Aphids

Aphids are no longer than about 4 mm, have a bulbous abdomen, and can be many different colors. They are among the most destructive pests to affect cultivated plants in temperate regions. Winged aphids are especially dangerous for your crops since they destroy plants much faster than regular aphids. 

What are aphids?
 When we refer to aphids or plant lice, we usually mean a superfamily of insects that includes over 4.000 species of plant-specific parasites.
 What can you see?
 Aphids can cause decreased growth rates, mottled leaves, yellowing, stunted growth, curled leaves, browning, wilting, low yields, and death in plants.
 What can you do?
 There are several cultivation techniques that we can use to prevent or minimize an attack by aphids.

Biological cycle of aphids

Aphids can be winged or wingless. Usually, the first generation to hatch after winter is wingless. However, after several generations, there can be a lack of space on the host plant. This triggers the birth of a generation of winged aphids, which can migrate to other hosts. All the aphids born from the winter eggs are females. Several more generations of female aphids are born during spring and summer. Females can live for 25 days, during which they can each produce up to 80 new aphids. Spring and summer reproduction occurs asexually – without males.

Aphids

Symptoms of the pest

The aphids feed on phloem sap, which weakens the plant and causes a metabolic imbalance, twisting of the leaves and, in extreme cases, causing leaf loss. Leaf loss affects the quantity and quality of the final harvest. Aphids also introduce toxins into the plant, systemically altering its development.

Furthermore, the honeydew secreted by the aphids is an ideal culture medium for a range of various fungi, which form a barrier on the leaf, stopping it from taking in all the light that hits it.

However, the most harmful effect of aphids is the transmission of viruses. Aphids can transmit dozens of viruses from a diseased plant to a healthy one in just a few seconds, especially the winged generations. The biggest problem with viruses is that there is no remedy for them, so the infection of a plant that is not tolerant or resistant to the virus leads inevitably to a decline in the final production.

Aphids

CONTROL AND PREVENTION

HOW TO GET RID OF APHIDS

  • Try spraying cold water on the leaves, sometimes all aphids need is a cool blast to dislodge them.
  • If you have an aphid invasion, dust plants with flour. It constipates the pests. 
  • Use commercially available biological controls or spray with insecticidal soap or horticultural oil.
  • You can often get rid of aphids by wiping or spraying the leaves of the plant with a mild solution of water and a few drops of dishwashing detergent such as Ivory.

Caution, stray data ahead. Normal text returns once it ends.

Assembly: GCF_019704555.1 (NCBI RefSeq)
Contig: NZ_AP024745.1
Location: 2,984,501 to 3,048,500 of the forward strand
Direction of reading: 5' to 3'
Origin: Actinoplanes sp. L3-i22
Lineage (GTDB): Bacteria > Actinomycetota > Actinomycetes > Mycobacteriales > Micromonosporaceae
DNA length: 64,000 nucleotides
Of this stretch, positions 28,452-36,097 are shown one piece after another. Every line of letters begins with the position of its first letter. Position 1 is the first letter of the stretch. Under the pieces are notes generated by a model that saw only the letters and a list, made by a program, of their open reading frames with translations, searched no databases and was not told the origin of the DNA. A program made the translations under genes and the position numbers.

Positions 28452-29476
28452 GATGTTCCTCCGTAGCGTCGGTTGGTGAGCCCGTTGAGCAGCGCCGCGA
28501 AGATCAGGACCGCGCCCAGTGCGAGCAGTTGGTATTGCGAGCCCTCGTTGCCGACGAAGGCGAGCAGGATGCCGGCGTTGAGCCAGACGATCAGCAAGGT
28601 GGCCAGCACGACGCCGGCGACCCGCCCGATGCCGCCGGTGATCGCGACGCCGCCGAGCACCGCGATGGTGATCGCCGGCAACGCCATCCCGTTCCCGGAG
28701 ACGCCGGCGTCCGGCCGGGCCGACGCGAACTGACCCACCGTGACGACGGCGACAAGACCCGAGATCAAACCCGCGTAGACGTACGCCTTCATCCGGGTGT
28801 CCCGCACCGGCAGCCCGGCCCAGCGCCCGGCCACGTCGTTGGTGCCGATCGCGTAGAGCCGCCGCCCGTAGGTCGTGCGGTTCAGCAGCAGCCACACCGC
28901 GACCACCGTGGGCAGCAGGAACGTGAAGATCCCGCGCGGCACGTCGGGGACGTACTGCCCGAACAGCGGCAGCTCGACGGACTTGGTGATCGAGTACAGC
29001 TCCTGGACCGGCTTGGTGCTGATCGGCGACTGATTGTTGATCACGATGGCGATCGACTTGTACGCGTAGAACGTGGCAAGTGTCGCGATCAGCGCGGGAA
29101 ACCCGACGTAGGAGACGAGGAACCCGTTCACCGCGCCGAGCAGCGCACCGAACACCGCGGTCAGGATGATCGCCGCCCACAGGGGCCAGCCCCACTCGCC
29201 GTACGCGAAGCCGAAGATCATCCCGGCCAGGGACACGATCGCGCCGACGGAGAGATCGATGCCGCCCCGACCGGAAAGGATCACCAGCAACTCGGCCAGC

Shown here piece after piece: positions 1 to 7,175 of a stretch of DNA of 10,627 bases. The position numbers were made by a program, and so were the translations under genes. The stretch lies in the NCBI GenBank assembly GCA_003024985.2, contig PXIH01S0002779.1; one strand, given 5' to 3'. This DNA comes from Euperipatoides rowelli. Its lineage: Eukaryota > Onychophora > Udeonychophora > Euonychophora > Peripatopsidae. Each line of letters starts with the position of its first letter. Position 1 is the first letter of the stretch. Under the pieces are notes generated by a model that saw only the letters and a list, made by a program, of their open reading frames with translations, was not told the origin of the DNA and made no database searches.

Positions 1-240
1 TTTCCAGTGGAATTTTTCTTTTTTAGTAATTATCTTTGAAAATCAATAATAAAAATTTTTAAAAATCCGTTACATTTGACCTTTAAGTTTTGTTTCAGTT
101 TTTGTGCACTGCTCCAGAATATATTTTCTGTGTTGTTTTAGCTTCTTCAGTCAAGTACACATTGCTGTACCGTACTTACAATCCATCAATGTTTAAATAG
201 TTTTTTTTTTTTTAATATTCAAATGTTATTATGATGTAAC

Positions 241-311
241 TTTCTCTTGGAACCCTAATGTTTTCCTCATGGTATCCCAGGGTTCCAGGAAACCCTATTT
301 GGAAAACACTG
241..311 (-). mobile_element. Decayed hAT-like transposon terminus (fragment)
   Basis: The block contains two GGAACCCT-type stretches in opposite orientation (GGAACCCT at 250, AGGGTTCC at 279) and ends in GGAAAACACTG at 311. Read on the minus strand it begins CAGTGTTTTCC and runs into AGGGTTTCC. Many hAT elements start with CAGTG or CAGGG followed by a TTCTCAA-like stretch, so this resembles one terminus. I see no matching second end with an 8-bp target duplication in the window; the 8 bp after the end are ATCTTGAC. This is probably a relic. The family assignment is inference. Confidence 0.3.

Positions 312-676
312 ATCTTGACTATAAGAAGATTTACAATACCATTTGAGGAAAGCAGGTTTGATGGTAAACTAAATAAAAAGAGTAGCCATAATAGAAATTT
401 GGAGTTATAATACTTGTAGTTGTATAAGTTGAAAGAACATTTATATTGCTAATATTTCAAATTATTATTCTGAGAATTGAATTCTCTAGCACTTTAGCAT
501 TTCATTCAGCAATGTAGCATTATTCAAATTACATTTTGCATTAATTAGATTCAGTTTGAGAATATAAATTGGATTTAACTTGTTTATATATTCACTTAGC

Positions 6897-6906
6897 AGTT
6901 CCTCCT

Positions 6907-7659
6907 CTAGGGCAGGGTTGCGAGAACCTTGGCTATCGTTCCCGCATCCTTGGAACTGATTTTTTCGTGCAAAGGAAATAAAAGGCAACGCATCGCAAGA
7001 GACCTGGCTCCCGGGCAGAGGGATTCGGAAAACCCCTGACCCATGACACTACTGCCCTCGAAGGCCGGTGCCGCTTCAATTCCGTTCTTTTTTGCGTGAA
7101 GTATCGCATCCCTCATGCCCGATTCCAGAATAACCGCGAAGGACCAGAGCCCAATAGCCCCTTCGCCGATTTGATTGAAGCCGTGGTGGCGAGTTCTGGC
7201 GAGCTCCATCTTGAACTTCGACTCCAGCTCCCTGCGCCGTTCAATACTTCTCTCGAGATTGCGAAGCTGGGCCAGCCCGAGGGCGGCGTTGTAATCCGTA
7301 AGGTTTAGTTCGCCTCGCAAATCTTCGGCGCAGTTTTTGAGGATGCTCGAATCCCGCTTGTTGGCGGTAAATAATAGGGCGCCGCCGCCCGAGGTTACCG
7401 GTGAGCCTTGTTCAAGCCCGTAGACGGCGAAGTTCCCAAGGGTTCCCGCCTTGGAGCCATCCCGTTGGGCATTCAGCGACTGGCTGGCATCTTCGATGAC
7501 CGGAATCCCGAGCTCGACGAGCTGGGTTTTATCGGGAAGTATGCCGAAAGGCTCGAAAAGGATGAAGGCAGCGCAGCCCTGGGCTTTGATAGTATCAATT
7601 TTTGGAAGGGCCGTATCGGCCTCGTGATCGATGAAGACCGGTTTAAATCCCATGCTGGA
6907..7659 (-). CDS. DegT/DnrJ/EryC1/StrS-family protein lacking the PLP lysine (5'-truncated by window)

• Stir together 1 quart of water, 1 tsp of liquid dish soap, and a pinch of cayenne pepper. Do not dilute before spraying on plants.
  • Organic controls include soapy emulsion, horticultural oil (read the directions), and pyrethrum spray. Soapy water should be reapplied every 2-3 days for 2 weeks.
  • Use homemade garlic or tomato-leaf sprays.

There are several cultivation techniques that we can use to prevent or minimize the infestation of aphids.

These include:

  • Eliminating weeds that can serve as a reservoir of eggs and adults
  • Using insect nets (sometimes insecticide-impregnated) to cover crops
  • Avoiding the excessive use of nitrogenous fertilizer
  • Removing crop residues
  • Establishing plant species that can serve as a reservoir for predators (banker plants)

PREVENT APHIDS

  • For fruit or shade trees, spray dormant oil to kill overwintering eggs.
  • You can purchase beneficial insects, such as lady beetles, lacewings, and parasitic wasps, which will feed on aphids. These are usually ordered via mail—check the Internet for labs. They should keep the aphid populations controlled in the first place.
    • You can also plant flowering groundcovers in home orchards to attract predators.
  • Companion planting can be very helpful to keep aphids away from your plants in the first place. For example:
    • Aphids are repelled by catnip.
    • Aphids are especially attracted to mustard and nasturtium. You can plant these near more valuable plants as traps for the aphids. 
    • Nasturtiums spoil the taste of fruit tree sap for aphids and will help keep aphids off broccoli.
    • Garlic and chives repel aphids when planted near lettuce, peas, or rose bushes. 

Solutions for controlling the pest

The natural enemies of aphids include ladybird beetles (or ladybugs) and lacewings. Green lacewing larvae (Chrysoperla sp.) are voracious predators of aphids.

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